How and when do I complete a tax return?
The Queen's University International Centre offers tax workshops during March and April to assist international students, staff and faculty with the process of preparing their taxes. Separate sessions are available for those who had income from Canadian sources and those who had no income from Canadian sources.
|You can find out the specific dates of our tax workshops
in our Calendar of Events.
Taxes owing should be paid by April 30. After that date, if money is owing, interest will be charged.
Tax returns may be submitted at any time for a previous year or years. There is no penalty if you do not owe taxes.
What forms and information do I need to complete a tax return?
Tax-related receipts are produced in January and February for the previous tax year. For students, some of the information will be available through SOLUS, while some information will be sent to the local or on-campus address that you have on file with Queen's. That means it is important to keep your address up-to-date and to save these documents when they arrive.
All students should have the following documents for each year of tax forms that they are planning to complete:
- T2202A - Tuition and Education Amount (Available from SOLUS [through https://my.queensu.ca] by the end of February)
- A record of the rent paid (Not required if you were living in residence)
If you received scholarships or bursaries from Queen's (or other Canadian sources), you should have:
- T4A - Scholarship and Bursary income (Issued by your employer by the end of February, if applicable)
If you earned income from Canadian sources you should also have:
- T4 - Employment Income (Issued by your employer by the end of February, if applicable)
- T3 or T5 - Investment or Interest Income (Issued by your bank by the end of February, if applicable)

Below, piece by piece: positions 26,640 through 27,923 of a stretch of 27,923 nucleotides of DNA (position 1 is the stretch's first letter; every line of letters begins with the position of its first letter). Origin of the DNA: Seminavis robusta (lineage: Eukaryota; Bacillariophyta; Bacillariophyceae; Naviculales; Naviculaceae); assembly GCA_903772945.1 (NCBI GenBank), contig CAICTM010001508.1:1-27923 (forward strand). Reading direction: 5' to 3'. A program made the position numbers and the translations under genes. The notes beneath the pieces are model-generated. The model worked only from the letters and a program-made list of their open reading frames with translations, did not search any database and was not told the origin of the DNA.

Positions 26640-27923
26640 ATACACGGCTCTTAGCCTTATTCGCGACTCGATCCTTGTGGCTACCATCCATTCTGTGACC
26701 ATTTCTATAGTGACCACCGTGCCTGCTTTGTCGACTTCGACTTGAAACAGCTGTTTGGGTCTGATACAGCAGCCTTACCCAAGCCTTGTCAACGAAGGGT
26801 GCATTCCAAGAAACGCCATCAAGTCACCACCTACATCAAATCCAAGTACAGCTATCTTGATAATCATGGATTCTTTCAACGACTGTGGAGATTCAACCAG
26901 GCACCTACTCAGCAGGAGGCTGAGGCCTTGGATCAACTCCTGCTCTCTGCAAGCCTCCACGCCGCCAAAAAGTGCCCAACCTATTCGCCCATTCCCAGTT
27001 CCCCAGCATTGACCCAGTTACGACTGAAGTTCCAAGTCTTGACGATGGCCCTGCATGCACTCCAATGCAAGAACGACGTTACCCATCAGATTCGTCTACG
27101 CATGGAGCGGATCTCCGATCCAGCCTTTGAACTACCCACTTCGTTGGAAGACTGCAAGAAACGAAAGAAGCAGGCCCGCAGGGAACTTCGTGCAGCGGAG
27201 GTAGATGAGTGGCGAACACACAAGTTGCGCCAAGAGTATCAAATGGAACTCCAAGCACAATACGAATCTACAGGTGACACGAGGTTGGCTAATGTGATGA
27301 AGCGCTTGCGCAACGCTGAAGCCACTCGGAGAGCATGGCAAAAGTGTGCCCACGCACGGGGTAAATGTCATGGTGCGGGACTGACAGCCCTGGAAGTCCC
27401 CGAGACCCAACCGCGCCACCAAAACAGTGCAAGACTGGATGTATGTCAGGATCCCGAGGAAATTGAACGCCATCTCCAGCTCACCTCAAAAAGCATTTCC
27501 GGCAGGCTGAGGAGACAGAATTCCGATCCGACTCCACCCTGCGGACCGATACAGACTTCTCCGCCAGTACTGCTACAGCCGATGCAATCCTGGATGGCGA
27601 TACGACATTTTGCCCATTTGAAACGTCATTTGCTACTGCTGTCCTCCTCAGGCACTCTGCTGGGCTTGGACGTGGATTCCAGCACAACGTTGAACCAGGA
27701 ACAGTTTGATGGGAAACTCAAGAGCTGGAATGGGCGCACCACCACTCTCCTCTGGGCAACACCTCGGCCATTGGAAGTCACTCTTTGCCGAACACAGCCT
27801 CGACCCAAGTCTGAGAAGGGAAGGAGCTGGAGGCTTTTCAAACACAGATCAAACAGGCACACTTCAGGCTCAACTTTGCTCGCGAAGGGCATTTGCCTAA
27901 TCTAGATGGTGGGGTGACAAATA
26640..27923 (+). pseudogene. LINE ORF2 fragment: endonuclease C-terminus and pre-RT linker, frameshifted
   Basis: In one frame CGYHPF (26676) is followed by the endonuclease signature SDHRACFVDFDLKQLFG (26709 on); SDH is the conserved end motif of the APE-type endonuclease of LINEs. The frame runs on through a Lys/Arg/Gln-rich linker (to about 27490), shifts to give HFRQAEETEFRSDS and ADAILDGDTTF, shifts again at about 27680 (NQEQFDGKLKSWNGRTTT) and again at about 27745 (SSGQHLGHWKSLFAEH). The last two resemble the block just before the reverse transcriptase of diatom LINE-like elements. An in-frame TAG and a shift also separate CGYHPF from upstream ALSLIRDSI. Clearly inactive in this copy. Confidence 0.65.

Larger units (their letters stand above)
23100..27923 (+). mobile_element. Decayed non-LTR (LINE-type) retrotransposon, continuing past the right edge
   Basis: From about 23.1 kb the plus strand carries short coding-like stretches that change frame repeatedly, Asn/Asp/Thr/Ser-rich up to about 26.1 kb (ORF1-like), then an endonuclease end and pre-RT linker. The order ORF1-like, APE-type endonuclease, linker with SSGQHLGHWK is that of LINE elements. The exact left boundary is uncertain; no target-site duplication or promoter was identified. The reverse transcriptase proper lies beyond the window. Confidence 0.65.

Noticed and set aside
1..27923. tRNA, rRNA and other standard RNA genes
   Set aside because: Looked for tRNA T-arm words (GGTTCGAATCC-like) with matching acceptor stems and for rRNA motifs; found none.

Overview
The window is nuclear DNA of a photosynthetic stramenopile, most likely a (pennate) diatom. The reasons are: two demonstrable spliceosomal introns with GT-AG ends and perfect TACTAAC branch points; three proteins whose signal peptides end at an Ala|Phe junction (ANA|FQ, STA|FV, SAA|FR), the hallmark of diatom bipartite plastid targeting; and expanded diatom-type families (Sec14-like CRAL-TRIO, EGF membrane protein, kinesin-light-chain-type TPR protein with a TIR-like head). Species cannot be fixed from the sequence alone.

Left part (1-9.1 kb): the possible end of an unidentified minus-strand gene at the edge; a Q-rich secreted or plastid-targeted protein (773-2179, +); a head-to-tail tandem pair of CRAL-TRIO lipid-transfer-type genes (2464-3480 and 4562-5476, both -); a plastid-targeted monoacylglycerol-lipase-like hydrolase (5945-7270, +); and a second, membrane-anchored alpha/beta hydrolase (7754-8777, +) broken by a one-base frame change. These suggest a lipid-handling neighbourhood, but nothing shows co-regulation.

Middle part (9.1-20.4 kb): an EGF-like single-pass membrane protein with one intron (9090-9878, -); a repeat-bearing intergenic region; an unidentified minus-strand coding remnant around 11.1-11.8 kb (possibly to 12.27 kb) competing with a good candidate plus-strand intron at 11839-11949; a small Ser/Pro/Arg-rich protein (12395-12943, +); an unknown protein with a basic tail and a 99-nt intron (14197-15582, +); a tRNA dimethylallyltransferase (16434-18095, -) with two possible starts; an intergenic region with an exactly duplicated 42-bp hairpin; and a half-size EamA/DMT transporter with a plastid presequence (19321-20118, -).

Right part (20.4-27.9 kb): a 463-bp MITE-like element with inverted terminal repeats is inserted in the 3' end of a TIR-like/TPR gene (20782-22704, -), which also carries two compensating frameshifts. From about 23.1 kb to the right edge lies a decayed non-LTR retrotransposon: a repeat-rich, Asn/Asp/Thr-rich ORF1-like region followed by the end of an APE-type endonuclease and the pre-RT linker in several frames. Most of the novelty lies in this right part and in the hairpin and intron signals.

If your only income from Canadian sources came as a scholarship or bursary (and was reported on a T4A) then you can plan to attend one of QUIC's income tax workshops for those with no income from Canadian sources. This is because scholarhips and bursaries are non-taxable (for students).
The tax forms themselves are available at QUIC's income tax workshops, in Post Offices between January and April or through the Canada Revenue Agency website.
What are the deductions that I see being taken from each of my paycheques?
Most students that earn employment income will see three deductions from their paycheques:
- Income Tax
- Canada Pension Plan (CPP)
- Employment Insurance (EI)
If income tax is taken from your paycheques, when you file your forms each year, you will determine what amount, if any, will be refunded to you. Most students have enough tax credits available to them to ensure that they will get back some, if not all, of the income tax deductions.
The Canada Pension Plan (CPP) is meant to provide some financial support to those that have reached retirement-age. Anyone who has paid into the CPP can qualify for payments, but only upon retirement. You don't even have to be in Canada to qualify.
Employment Insurance (EI) benefits are meant to support people who lose their jobs while they look for new full-time employment. It may be possible for graduate students to qualify, as long as they work the required number of hours in the year before their application, they have permission to work in Canada, and are looking for full-time work. The only time when this is likely, is upon graduation. The Employment Insurance program also provides some benefits for those who have left Canada.